The data indicate that trade diversion (bloc countries reorient trade from low-cost, nonmember countries toward higher cost, bloc countries) has occurred in the countries of the EU, GAFTA and SAPTA.  Because of the EU agreement, U.S. commodity exports to the EU countries declined from 1975 to 2005 by 66 percent and non-U.S. suppliers had a 29 percent decline compared to not having an agreement.  The EU countries do not appear to discriminate against U.S. or other country suppliers of manufactured foods.  GAFTA countries lowered imports of commodity and manufactured foods from the U.S. by 8-9 percent annually since it began in 1998 and from other suppliers by 3-4 percent.  U.S. commodity exports to the SAPTA countries declined by 12 percent per year on average since 1996, but non-U.S. suppliers had no declines.  Both the U.S. and other countries suffered diversion in manufactured foods with the U.S. down by 10 percent per year and others down 3 percent.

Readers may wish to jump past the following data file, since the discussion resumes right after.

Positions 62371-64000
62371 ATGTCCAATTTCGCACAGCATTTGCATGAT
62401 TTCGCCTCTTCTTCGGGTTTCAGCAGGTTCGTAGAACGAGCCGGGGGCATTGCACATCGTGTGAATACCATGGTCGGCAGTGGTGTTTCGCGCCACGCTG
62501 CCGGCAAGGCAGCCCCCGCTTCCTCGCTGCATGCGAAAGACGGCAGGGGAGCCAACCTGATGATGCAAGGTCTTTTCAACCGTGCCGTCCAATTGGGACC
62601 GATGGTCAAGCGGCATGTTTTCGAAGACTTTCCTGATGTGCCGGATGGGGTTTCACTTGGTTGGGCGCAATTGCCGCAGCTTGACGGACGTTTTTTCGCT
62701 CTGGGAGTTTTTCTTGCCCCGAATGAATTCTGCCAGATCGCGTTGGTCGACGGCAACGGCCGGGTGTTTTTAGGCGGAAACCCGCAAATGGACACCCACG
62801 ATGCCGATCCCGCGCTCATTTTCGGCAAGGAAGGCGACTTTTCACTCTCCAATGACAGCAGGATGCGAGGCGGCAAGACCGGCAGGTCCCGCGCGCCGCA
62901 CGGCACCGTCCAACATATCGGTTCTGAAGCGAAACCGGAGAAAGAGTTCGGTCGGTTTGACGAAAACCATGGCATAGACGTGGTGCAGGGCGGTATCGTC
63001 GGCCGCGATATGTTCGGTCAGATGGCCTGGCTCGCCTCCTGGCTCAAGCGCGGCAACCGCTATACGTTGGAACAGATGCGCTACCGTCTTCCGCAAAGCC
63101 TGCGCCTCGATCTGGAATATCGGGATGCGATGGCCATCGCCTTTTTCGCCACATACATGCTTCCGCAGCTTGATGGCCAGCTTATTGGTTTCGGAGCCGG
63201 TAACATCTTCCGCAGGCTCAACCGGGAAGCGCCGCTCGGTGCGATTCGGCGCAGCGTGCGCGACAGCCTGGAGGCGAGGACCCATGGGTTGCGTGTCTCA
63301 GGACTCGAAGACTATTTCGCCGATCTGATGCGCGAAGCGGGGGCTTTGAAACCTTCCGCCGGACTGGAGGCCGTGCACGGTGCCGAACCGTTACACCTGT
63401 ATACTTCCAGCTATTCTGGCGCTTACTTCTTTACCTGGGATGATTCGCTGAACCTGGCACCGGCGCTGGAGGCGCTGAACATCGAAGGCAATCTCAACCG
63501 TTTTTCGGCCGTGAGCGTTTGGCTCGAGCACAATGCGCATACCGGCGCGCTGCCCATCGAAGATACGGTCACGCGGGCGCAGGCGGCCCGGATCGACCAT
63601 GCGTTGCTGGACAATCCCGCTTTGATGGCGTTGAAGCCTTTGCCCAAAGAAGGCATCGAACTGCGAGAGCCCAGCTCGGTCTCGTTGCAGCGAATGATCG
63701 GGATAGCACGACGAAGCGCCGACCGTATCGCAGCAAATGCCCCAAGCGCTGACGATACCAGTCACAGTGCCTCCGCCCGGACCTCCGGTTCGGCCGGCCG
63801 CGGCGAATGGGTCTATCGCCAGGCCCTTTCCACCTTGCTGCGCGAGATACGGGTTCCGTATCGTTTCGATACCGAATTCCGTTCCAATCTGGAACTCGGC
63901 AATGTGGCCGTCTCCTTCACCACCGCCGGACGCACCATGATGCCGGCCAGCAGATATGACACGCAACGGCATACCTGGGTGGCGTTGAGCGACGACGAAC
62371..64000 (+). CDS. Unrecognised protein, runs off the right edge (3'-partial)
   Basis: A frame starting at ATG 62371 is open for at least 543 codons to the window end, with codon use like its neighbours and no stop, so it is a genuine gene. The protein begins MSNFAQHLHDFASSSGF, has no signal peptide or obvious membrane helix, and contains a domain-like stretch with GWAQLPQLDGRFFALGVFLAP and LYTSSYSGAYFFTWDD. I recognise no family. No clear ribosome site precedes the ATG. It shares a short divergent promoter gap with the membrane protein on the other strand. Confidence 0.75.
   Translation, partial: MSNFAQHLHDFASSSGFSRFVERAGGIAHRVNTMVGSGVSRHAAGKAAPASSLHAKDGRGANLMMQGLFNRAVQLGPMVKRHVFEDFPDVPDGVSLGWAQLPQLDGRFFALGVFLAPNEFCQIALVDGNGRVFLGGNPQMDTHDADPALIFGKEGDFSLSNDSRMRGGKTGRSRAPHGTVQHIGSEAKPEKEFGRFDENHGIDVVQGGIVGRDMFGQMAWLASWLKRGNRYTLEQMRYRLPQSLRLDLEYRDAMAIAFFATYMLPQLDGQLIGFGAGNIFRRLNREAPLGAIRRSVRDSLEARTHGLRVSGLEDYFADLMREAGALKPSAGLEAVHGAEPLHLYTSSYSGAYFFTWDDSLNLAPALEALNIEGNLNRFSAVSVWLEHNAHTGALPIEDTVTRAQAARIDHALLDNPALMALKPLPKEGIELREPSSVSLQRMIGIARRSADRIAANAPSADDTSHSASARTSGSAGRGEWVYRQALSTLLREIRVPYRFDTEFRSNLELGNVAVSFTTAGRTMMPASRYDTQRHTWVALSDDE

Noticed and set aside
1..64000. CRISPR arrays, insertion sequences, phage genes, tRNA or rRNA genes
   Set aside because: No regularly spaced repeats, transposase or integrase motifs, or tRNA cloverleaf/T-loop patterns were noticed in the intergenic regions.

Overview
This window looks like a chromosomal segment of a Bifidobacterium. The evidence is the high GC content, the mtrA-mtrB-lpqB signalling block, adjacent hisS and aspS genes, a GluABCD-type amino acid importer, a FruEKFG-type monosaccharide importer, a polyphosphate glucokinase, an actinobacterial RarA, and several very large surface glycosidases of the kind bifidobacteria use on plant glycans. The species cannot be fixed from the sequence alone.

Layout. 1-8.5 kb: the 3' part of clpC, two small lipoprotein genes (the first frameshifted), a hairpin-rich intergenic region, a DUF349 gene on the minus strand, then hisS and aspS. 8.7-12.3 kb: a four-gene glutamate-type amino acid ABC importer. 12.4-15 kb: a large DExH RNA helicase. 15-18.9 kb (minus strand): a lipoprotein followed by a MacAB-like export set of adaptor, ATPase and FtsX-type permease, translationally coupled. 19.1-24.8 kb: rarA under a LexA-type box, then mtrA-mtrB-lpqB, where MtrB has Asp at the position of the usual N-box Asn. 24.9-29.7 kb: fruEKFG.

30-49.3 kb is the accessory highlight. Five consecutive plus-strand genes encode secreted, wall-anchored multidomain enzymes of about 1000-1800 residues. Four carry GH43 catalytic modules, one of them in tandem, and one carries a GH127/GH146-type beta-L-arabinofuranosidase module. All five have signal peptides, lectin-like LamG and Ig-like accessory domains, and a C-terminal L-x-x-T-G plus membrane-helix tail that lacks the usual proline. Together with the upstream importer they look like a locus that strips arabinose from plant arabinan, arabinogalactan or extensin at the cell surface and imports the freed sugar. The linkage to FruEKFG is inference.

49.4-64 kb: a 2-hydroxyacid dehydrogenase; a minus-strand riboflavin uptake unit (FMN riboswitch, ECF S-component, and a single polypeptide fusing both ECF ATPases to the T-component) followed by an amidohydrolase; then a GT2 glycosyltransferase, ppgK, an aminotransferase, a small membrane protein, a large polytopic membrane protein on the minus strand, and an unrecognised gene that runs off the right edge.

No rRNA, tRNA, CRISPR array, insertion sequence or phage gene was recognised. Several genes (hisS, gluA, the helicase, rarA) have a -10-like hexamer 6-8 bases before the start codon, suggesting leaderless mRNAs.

The authors concluded, “The majority of the 11 trade agreements examined in this study created trade in the commodity and manufactured markets while diverting comparatively little trade away from outside suppliers, with the exception of commodity food imports by the EU. This finding suggests that the benefits of RTAs generally outweigh costs in the international food marketplace.

Some agreements not in the analysis like the U.S.-Central America FTA have come into force in recent years and will impact trading relationships.  Plus, there are dozens of new agreement concluded in the last few years that include some of the advanced developing countries, such as the U.S.-Korea FTA and the EU-Korea FTA.  Studies on these in coming years will tell us more about how RTAs impact trade.  Much has also changed in older agreements since 2005, the last year of data for this analysis.

Interest in these agreements should not diminish the importance of the current WTO agreements or the value of a new one like the hoped for Doha Round agreement.  All of these RTAs operate under the umbrella of WTO article XXIV as long as they apply to “substantially all trade”, which is open to interpretation.  Despite valid concerns about RTA being ‘stumbling blocs’ to freer trade, the ERS analysis reinforces the concept of RTAs as ‘building blocks’ on the road to freer trade.  Until a method can be designed to achieve consensus on a new WTO agreement, reciprocal trade agreements will continue to grow in importance.

Ross Korves is an Economic Policy Analyst for Truth About Trade and Technology